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WhatsApp co-founder urges people to delete Facebook

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SAN FRANCISCO — WhatsApp co-founder Brian Acton on Tuesday has urged people to delete their Facebook accounts on the giant social network, USA Today reported.

WhatsApp, which Facebook bought in 2014, declined to comment.

Acton , who quit Facebook earlier this year to start a foundation, twitted : “It’s time,” with #DeleteFacebook.

His remark comes amid growing public outrage over the misuse of the private information of tens of millions Facebook users by Cambridge Analytica, the firm that claimed it helped Donald Trump win the White House.

Acton is not the first former Facebook executive to express unease about the company after leaving it. Last year, former head of growth Chamath Palihapitiya caused a firestorm after saying “we have created tools that are ripping apart the social fabric of how society works”, The Verge reported.

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According to The Verge, it was unclear whether Acton’s feelings about Facebook extend to his own app. But last month, Acton invested US$50 million (S$66 million) into Signal, an independent alternative to WhatsApp.

Shares of Facebook, Twitter and Snapchat owner Snap fell further on Tuesday as Wall Street fretted over potential regulatory scrutiny that could hobble the business of the social networks.

Facebook lost 2.6 per cent after it said it faced questions from the US Federal Trade Commission about how its users’ personal data was mined by a political consultancy hired by Trump’s campaign. Facebook shares had already tumbled 6.8 per cent on Monday.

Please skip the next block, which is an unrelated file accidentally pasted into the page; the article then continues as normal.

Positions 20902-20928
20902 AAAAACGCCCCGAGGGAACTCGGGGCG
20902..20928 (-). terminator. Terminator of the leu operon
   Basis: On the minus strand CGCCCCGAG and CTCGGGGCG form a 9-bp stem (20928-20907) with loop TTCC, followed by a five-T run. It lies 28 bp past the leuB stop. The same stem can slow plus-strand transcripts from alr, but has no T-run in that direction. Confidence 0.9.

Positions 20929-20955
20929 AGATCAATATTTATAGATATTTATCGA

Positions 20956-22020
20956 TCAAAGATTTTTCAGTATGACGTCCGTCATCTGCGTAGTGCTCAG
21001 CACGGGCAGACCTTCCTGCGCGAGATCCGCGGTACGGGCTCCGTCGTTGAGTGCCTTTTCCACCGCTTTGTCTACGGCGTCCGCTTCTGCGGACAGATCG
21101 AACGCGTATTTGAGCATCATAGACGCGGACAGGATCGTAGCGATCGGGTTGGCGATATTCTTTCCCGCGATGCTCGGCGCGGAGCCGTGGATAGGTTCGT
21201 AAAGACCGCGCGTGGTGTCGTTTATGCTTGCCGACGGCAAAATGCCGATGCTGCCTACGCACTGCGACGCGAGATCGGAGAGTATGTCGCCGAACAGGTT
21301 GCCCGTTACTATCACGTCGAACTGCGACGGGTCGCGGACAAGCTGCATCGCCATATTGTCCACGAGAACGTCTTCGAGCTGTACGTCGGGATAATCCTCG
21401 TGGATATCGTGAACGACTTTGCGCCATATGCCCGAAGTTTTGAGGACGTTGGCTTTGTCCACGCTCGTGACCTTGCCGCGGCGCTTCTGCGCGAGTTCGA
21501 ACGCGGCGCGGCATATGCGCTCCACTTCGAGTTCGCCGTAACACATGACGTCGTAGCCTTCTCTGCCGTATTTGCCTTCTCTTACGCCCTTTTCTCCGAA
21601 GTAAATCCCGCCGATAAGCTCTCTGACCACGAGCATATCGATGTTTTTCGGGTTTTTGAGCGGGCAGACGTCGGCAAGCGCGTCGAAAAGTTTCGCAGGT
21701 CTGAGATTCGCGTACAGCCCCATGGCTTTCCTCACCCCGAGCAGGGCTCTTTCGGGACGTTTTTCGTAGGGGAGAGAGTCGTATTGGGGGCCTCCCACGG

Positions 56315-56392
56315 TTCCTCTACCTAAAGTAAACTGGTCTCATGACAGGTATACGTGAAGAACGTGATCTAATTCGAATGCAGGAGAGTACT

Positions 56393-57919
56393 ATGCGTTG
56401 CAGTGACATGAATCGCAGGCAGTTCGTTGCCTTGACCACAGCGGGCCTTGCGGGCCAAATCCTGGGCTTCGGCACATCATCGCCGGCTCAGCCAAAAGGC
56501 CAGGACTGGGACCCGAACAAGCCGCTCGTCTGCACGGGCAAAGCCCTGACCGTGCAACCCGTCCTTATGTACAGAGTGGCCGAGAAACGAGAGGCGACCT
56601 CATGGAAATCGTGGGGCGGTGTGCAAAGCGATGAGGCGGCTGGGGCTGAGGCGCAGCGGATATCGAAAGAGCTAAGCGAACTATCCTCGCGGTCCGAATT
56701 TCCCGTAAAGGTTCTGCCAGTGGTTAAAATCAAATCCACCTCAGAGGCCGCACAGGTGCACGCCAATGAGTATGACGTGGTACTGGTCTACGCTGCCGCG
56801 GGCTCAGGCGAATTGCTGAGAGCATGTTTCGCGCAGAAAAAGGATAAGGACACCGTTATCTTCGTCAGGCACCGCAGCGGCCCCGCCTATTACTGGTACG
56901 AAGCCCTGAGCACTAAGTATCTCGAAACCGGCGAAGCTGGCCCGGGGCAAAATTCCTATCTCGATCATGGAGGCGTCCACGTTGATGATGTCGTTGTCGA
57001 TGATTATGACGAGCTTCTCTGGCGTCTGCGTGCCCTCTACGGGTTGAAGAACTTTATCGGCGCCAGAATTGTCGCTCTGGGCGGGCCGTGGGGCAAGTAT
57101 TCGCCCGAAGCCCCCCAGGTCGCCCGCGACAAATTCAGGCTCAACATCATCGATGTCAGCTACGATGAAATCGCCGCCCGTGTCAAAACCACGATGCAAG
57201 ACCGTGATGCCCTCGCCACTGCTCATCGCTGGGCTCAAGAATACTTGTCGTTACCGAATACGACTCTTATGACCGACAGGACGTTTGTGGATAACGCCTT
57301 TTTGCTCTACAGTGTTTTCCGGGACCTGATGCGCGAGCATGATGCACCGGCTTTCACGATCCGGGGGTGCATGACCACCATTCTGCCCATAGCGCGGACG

Since revelations on Saturday that a political consulting firm had improperly obtained personal data on 50 million Facebook users, the world’s largest social media company has lost US$60 billion of its stock market value.

In 2014, Facebook bought WhatsApp for US$16 billion from its co-founders Jan Koum and Acton. Koum continues to lead the company.

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NASA shares creepy image of ‘spiders’ on Mars

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NASA on Thursday has released a creepy image showing ‘spiders’ on Mars, small darks spots on the reddish landscape with tendrils one could easily perceive as tiny legs.

The marks were captured by the NASA Mars Reconnaissance Orbiter on May 13, 2018 at Mars’ south pole during the planet’s winter season. The ‘spiders’ make their appearance as the season turns to spring, dotting the terrain.

In fact, the ‘spiders’ seen in the image are actually ‘araneiform terrain,’ which NASA describes as “spider-like radiating mounds that form when carbon dioxide ice below the surface heats up and releases.”

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The government space agency noted that the process is not found here on Earth and is caused when carbon dioxide ice turns from a solid into a gas. The gas then builds up under the surface and ultimately breaks through in jets that deposit a darker dust around the planet.

“The loss of the sublimated carbon dioxide leaves behind these spider-like features etched into the surface,” NASA explained on its website.

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